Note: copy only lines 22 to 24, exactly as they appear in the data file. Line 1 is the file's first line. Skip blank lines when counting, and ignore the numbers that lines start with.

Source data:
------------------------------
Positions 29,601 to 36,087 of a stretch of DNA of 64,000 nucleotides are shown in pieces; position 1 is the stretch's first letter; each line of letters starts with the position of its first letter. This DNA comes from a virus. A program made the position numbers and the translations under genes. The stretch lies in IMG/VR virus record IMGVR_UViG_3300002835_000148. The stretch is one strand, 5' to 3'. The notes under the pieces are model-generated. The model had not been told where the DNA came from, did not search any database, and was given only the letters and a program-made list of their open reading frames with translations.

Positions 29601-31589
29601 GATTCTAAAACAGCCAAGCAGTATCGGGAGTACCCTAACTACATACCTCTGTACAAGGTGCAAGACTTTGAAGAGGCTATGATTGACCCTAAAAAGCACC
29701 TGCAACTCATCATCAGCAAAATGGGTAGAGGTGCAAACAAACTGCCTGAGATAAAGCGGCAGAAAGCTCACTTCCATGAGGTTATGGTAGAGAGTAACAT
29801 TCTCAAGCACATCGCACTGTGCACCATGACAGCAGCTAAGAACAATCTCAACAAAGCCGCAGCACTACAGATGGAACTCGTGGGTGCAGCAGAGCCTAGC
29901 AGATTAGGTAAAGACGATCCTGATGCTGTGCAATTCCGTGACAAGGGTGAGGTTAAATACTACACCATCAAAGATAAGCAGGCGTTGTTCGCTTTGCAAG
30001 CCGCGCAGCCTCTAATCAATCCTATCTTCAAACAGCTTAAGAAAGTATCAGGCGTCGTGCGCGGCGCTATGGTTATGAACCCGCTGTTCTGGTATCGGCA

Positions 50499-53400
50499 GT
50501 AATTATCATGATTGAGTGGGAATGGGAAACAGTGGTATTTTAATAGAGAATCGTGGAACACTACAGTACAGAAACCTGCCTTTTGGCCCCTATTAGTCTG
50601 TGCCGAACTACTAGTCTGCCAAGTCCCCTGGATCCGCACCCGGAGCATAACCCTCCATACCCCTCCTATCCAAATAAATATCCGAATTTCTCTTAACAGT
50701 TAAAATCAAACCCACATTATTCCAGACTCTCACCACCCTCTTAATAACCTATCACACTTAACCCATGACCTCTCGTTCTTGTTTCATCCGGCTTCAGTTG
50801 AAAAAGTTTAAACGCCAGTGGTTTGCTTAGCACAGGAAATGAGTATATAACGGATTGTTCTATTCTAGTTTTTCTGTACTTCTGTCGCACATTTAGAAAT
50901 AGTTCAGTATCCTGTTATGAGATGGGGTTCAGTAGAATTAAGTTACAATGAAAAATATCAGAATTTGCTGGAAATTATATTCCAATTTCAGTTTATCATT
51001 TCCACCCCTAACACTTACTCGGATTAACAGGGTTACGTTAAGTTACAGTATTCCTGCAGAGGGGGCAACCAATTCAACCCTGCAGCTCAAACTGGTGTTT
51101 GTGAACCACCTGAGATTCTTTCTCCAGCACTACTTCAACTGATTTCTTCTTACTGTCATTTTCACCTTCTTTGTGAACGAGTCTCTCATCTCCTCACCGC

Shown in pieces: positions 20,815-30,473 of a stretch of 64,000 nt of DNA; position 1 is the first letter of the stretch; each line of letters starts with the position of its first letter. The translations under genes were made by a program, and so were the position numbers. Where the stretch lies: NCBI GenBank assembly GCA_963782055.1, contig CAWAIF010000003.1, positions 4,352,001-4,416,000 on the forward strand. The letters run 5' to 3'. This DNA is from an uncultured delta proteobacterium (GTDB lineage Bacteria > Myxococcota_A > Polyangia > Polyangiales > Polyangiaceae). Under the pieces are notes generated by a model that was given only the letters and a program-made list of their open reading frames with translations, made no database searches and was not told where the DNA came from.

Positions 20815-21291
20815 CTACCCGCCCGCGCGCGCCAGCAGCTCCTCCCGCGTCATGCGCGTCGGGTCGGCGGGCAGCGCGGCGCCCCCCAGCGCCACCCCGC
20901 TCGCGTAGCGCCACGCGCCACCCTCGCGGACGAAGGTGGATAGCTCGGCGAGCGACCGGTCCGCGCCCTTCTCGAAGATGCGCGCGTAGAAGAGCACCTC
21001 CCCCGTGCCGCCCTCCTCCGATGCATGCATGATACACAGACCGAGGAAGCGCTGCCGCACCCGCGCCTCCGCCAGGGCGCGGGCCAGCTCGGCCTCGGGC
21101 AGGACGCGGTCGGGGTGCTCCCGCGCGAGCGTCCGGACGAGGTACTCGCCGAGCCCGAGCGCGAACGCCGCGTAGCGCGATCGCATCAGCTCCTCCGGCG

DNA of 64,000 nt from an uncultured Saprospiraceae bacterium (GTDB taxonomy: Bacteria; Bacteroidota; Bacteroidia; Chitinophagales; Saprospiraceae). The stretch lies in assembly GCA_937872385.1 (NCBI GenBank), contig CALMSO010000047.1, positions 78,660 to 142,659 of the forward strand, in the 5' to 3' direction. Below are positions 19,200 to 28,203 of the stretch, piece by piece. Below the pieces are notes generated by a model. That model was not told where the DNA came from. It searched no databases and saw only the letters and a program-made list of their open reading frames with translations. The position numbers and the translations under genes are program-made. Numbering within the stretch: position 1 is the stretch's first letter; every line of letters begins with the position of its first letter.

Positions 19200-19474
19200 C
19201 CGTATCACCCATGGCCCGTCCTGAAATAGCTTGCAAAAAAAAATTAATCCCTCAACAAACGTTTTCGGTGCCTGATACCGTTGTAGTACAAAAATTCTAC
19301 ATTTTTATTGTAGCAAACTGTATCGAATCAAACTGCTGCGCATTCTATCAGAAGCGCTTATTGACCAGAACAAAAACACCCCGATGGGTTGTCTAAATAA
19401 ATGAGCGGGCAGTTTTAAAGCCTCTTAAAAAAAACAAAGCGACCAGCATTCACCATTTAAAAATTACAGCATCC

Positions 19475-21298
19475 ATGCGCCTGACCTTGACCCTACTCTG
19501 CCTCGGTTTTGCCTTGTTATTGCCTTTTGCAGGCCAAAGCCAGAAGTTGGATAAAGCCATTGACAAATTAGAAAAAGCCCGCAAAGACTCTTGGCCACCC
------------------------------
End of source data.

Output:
21101 AGGACGCGGTCGGGGTGCTCCCGCGCGAGCGTCCGGACGAGGTACTCGCCGAGCCCGAGCGCGAACGCCGCGTAGCGCGATCGCATCAGCTCCTCCGGCG

DNA of 64,000 nt from an uncultured Saprospiraceae bacterium (GTDB taxonomy: Bacteria; Bacteroidota; Bacteroidia; Chitinophagales; Saprospiraceae). The stretch lies in assembly GCA_937872385.1 (NCBI GenBank), contig CALMSO010000047.1, positions 78,660 to 142,659 of the forward strand, in the 5' to 3' direction. Below are positions 19,200 to 28,203 of the stretch, piece by piece. Below the pieces are notes generated by a model. That model was not told where the DNA came from. It searched no databases and saw only the letters and a program-made list of their open reading frames with translations. The position numbers and the translations under genes are program-made. Numbering within the stretch: position 1 is the stretch's first letter; every line of letters begins with the position of its first letter.

Positions 19200-19474